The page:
Sunday, May 22, 2016

On the Song of songs

OUP has a post on this today. My comment may not be accepted, or may get lost when I post it, so here it is.

The greater the good, the greater the potential for distortion of the good. With respect to the song and its explicit joy in the gift of sex, there is a warning repeated. The arousal (the same word as naked or skin) is not to be until the one who is aroused is delighted in it. Within the warning the name of God is encoded. Read in Hebrew, God is hidden in the animals of the Song: Tsava'ot, roe or gazelle, sounds like hosts as in Lord of Hosts. Ayyilot hasadeh sounds like El Shaddai- a name for God traditionally rendered as 'the Almighty' but perhaps better read as 'the Sufficient'. This name is derived from shd, meaning breast.

This song is a key to Torah. So are the Psalms in which such love is not absent. Psalm 45 is a song of love. This is evident from the keywords that are used for the first time.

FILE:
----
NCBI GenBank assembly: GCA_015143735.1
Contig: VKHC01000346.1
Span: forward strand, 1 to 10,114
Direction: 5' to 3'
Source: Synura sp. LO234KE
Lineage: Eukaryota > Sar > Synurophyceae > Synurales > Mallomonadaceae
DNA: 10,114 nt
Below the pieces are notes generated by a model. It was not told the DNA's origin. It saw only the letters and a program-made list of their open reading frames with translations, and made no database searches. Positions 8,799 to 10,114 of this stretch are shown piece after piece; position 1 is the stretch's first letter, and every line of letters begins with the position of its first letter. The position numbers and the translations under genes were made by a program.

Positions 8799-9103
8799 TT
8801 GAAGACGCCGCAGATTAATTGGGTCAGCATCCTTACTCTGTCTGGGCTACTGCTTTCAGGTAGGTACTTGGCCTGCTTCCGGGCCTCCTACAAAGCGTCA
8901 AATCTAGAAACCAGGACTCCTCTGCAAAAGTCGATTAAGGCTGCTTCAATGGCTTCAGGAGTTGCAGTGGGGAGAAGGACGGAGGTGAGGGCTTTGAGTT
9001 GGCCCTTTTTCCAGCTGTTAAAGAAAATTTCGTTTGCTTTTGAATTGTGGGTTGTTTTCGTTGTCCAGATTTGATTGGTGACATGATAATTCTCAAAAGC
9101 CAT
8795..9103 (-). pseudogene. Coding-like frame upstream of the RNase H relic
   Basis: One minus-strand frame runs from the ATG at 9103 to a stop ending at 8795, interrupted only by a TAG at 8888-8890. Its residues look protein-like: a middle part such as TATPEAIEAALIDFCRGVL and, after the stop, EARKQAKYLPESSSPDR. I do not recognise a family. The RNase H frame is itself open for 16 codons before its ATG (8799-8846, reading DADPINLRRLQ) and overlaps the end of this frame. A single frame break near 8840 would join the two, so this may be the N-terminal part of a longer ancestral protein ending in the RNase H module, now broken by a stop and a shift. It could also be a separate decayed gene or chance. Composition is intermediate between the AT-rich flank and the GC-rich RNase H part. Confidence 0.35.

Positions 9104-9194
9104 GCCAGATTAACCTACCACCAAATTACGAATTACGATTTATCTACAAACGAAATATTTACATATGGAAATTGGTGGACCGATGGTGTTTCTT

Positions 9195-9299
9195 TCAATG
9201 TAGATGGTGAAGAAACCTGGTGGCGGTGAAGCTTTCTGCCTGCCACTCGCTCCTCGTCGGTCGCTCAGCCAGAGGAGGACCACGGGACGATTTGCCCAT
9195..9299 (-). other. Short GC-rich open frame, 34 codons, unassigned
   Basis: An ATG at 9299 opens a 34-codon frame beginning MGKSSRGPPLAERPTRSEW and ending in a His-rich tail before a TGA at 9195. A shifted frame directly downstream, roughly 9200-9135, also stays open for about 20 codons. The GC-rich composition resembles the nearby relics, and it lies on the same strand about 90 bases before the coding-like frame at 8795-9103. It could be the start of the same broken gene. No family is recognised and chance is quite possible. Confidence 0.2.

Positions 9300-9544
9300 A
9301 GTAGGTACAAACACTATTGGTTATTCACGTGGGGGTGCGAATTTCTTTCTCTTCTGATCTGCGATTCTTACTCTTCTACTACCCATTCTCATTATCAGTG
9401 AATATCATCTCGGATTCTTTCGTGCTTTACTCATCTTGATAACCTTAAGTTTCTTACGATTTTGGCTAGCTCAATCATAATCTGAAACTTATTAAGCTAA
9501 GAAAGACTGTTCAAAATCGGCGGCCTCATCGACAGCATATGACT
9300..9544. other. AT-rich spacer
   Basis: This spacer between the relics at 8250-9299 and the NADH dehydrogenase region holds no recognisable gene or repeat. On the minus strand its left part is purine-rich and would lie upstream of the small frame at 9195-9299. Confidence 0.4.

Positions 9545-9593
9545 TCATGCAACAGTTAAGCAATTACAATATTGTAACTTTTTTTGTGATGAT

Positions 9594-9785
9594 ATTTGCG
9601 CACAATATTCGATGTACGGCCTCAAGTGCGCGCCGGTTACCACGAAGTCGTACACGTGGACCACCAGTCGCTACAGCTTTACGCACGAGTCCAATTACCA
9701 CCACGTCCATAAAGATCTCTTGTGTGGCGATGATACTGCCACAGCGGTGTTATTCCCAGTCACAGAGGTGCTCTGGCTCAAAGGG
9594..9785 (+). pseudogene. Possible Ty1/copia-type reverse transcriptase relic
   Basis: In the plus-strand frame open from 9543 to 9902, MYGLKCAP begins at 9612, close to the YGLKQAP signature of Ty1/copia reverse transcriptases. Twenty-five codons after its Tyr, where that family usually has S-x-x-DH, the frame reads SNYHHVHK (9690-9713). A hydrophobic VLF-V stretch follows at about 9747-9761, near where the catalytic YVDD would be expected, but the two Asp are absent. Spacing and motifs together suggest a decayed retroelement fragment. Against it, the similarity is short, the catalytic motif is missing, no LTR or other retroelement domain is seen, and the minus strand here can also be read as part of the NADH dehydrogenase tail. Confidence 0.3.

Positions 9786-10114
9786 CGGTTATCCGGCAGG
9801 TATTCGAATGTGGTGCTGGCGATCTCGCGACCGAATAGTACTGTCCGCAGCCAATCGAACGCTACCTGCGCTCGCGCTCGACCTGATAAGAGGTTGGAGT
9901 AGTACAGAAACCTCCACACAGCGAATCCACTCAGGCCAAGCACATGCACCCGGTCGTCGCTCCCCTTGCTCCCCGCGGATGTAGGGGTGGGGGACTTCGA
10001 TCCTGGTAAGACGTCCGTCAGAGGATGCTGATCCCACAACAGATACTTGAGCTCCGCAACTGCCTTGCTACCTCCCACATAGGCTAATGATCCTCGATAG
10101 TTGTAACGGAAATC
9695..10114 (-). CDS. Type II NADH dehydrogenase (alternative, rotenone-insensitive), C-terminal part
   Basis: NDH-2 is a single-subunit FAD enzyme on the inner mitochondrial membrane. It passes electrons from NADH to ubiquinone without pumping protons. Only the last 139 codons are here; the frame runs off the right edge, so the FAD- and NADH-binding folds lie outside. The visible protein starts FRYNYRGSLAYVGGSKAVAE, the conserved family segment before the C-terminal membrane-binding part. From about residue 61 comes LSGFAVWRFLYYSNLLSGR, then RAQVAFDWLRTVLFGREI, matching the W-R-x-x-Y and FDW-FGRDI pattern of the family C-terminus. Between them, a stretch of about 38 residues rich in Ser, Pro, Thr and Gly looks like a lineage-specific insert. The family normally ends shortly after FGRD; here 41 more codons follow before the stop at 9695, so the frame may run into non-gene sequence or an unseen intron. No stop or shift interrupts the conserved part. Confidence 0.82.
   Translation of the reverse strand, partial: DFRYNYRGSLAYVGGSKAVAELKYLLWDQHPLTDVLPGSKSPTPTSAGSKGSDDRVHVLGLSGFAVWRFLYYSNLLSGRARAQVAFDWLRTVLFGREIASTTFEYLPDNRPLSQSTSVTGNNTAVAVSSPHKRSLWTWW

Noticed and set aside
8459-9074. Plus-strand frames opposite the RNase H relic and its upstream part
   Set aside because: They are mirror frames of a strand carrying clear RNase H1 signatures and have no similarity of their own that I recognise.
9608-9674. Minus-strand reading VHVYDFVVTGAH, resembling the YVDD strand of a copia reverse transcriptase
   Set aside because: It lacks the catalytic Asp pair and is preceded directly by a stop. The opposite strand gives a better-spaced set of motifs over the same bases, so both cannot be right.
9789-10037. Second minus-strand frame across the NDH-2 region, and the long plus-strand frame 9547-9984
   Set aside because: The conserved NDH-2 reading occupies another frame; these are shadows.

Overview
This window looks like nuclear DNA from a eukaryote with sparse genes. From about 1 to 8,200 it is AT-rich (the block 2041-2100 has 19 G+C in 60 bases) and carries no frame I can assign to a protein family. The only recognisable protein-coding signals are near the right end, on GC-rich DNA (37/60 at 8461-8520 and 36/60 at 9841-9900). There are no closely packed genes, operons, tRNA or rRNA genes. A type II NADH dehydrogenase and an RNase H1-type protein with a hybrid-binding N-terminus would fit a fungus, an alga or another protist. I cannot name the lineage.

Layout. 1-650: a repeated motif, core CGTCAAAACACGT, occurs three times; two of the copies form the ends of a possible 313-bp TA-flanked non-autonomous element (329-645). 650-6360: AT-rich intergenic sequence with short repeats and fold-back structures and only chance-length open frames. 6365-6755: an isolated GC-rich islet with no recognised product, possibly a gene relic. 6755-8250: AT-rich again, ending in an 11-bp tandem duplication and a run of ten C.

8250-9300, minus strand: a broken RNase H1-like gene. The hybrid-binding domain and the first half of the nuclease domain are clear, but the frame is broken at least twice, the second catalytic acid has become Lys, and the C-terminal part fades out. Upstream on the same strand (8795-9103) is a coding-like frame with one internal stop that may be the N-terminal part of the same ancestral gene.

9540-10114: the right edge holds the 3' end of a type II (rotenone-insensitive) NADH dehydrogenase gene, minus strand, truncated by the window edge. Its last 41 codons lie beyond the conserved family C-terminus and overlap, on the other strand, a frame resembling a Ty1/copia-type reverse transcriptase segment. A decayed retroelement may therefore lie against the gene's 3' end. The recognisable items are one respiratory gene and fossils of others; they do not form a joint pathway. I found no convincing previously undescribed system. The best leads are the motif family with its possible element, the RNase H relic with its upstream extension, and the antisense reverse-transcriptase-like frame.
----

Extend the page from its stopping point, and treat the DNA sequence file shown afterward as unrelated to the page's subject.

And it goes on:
Peter Craigie (The Word Commentary on Psalms 1 to 50), when he deals with this psalm under ‘explanation’, points to the last chapter of C.S. Lewis Reflections on the Psalms as an example of a psalm with ‘a second meaning’. Lewis (p. 101 ff) commends the understanding within Judaism of the allegory of God as Bridegroom. "Thus the allegory which at first seemed so arbitrary – the ingenuity of some prudish commentator who was determined to force flat edifications upon the most unpromising texts – turned out, when you seriously tugged at it, to have roots in the whole history of religion, to be loaded with poetry, to yield insights."

The king, the groom, he is your Lord, has made us kings and priests to God and his Father (Revelation 1:6). If I come to this intellectually, I fail. It is ‘flat’ as Lewis comments. But if I come at it in obedience, the unplugged ear, the prepared body, of Psalm 40, that is, in the obedience of faith, I find that more than I asked or imagined arises out of the text.

The power in the mother is to make the children rule. This is the role of the tradition of the congregation. The rule will be consistent with the mercy shown. This theme will continue in the psalms through to Psalm 149.  (From MacDonald, Seeing the Psalter, 2013)

That intellect and institution fail in this role is not surprising. For both disobey the warning of the Song and attempt to usurp all power for themselves.

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